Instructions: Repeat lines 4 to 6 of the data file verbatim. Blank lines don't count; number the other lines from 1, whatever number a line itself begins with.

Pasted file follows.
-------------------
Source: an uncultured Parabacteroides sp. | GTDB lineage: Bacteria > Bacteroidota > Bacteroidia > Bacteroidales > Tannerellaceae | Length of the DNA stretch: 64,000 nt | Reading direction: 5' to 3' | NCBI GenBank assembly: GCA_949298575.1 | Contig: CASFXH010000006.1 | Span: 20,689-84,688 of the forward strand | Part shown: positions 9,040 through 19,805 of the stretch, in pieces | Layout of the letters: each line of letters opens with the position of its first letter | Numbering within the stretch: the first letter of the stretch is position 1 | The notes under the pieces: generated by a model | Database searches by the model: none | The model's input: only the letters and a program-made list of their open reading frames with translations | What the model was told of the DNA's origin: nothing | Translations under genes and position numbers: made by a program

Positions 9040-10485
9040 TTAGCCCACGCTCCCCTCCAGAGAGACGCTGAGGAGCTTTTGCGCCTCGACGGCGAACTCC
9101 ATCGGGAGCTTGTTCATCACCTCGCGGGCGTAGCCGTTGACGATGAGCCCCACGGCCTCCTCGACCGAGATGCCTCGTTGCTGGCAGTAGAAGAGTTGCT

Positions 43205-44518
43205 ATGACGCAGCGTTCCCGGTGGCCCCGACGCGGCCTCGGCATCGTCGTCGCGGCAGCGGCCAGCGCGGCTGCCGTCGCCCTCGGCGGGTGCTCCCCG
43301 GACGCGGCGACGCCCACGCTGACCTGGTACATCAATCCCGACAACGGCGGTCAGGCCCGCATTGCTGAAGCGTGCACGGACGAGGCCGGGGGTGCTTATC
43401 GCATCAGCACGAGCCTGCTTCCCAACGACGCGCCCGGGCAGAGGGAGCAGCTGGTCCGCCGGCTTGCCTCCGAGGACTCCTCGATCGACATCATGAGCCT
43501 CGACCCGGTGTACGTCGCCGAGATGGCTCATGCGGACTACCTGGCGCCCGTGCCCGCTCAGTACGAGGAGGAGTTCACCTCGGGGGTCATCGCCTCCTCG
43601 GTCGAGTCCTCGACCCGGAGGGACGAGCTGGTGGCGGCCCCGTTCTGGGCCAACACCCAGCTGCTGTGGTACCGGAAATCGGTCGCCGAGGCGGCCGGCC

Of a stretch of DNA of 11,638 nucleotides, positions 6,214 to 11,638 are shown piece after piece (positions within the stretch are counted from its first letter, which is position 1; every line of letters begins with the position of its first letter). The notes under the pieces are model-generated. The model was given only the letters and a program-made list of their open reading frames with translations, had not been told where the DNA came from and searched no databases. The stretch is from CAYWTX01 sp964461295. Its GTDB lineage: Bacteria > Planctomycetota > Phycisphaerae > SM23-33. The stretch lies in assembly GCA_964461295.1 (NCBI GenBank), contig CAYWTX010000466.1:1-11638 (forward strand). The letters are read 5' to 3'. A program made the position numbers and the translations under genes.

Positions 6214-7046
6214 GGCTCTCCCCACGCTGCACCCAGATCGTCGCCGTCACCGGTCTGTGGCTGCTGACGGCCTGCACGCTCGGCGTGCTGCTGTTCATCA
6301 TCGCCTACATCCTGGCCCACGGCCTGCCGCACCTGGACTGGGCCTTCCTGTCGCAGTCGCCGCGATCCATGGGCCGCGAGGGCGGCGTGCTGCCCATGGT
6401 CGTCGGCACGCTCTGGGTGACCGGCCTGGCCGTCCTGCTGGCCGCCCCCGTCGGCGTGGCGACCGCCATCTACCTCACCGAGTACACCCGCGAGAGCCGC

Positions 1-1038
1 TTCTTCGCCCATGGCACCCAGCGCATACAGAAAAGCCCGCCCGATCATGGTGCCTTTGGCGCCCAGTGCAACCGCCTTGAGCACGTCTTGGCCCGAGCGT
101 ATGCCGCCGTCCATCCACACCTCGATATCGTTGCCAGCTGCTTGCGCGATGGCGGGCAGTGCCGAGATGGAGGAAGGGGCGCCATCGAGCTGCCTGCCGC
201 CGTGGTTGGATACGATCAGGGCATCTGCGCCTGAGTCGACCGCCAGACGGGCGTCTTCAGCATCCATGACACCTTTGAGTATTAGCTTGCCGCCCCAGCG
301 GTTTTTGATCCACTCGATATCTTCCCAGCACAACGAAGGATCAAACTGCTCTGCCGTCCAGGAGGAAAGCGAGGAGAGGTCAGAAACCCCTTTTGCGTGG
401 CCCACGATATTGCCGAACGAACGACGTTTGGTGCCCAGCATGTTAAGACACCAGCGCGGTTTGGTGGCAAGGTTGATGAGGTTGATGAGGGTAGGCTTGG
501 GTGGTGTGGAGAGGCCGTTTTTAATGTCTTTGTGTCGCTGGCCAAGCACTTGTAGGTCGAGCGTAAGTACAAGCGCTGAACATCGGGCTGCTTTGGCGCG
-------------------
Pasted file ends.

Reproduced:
9101 ATCGGGAGCTTGTTCATCACCTCGCGGGCGTAGCCGTTGACGATGAGCCCCACGGCCTCCTCGACCGAGATGCCTCGTTGCTGGCAGTAGAAGAGTTGCT

Positions 43205-44518
43205 ATGACGCAGCGTTCCCGGTGGCCCCGACGCGGCCTCGGCATCGTCGTCGCGGCAGCGGCCAGCGCGGCTGCCGTCGCCCTCGGCGGGTGCTCCCCG